New Year brings with it splendid new opportunitiesJanuary 4, 2016 10:46
The big brand comeback
What goes into resurrecting a brand after a major blunder? Here’s how global brands made their comeback from massive disasters in public.
June 27, 2012 1:00 by Priyanka Pradhan
Blackouts, scandals and pesticides – these brands have seen it all and lived to tell the tale. What saved them? Was it clever PR, a makeover, a profuse apology or just good karma?
“Waiter, there’s a toxic pesticide in my Cola”
For once, the two cola giants, Pepsi and Coca Cola, found themselves on the same side of the war. The controversy in 2006 (India) over traces of pesticide found in the two cola brands’ carbonated beverages, shocked the country and led to a nationwide ban.
The $2 billion market that both Coca-Cola and PepsiCo dominate in India, with a combined share of roughly 80%-plus, was immediately impacted. Interestingly, though, the two brands dealt the blow differently.
Pepsi and Coca Cola launched a PR counterattack on the research firm that tested the carbonated drinks. While this was, admittedly, a knee jerk reaction, Coca-Cola also posted background information on its testing and quality procedures at labs in Hyderabad, California, and London on the web site of its Indian subsidiary. It even offered to take Indian customers on guided tours of its processing plants as a goodwill measure.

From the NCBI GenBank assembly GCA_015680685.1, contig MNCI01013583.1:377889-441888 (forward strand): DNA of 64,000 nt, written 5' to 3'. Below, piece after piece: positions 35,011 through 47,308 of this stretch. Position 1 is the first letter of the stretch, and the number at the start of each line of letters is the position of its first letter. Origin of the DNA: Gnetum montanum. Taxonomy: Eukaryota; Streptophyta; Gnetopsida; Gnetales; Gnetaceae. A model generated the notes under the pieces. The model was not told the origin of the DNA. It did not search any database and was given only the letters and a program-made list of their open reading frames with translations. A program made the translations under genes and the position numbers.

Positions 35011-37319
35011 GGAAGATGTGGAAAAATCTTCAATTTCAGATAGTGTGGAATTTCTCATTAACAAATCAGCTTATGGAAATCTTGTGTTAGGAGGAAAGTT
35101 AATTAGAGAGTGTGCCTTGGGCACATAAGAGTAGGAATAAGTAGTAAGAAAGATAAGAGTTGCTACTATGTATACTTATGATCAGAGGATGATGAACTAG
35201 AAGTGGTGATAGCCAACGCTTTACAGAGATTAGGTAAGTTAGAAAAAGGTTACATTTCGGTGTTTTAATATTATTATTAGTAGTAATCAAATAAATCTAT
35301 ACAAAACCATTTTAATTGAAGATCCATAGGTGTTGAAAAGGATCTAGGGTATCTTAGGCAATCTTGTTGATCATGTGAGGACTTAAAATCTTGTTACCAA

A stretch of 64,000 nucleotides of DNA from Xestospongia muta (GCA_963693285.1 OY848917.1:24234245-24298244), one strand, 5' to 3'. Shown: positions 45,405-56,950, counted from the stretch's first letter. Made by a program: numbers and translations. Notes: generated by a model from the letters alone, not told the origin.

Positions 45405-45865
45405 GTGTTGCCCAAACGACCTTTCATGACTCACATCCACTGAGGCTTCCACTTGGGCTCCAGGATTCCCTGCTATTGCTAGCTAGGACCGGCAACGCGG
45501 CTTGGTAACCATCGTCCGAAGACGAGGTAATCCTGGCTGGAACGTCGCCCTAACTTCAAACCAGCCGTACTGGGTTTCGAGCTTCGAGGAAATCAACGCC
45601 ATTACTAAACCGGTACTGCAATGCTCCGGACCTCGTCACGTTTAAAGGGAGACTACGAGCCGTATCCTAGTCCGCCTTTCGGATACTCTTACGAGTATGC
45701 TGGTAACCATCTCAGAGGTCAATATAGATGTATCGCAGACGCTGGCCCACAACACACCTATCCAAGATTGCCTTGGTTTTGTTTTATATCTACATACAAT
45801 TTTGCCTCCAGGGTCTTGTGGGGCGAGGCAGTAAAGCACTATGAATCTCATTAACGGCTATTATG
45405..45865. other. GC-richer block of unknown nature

PepsiCo, on its part, noted in its printed ads, that pesticide levels in Indian teas and coffees are far higher, stating that some levels of pesticides are common in many foods, given the heavy reliance on chemicals in raising crops in India and other countries.
Over time, Coca cola also addressed this issue in their popular TVCs to convey that tests in laboratories across the world have shown that the beverage is safe to drink.
Cadbury’s can of worms:
When Cadbury India came under fire for worms found in their chocolate products, they took a different approach. The fact that consumers found live worms and the claim was backed by tests in the government labs, the company had a slim chance of saving face.
So Cadbury faced the issue head on, acknowledged its mistake and overhauled its packaging procedures to calm consumer fears. It also went a step ahead and recruited one of the most well known and respected Bollywood actors to lend his credibility to the fallen brand. Through the new brand ambassador, Cadbury apologized profusely to its consumers, stressing that it will never happen again.
The messages on TV, print and other media touched a chord with the public for its honest admission and humble apology, addressed to each and every consumer.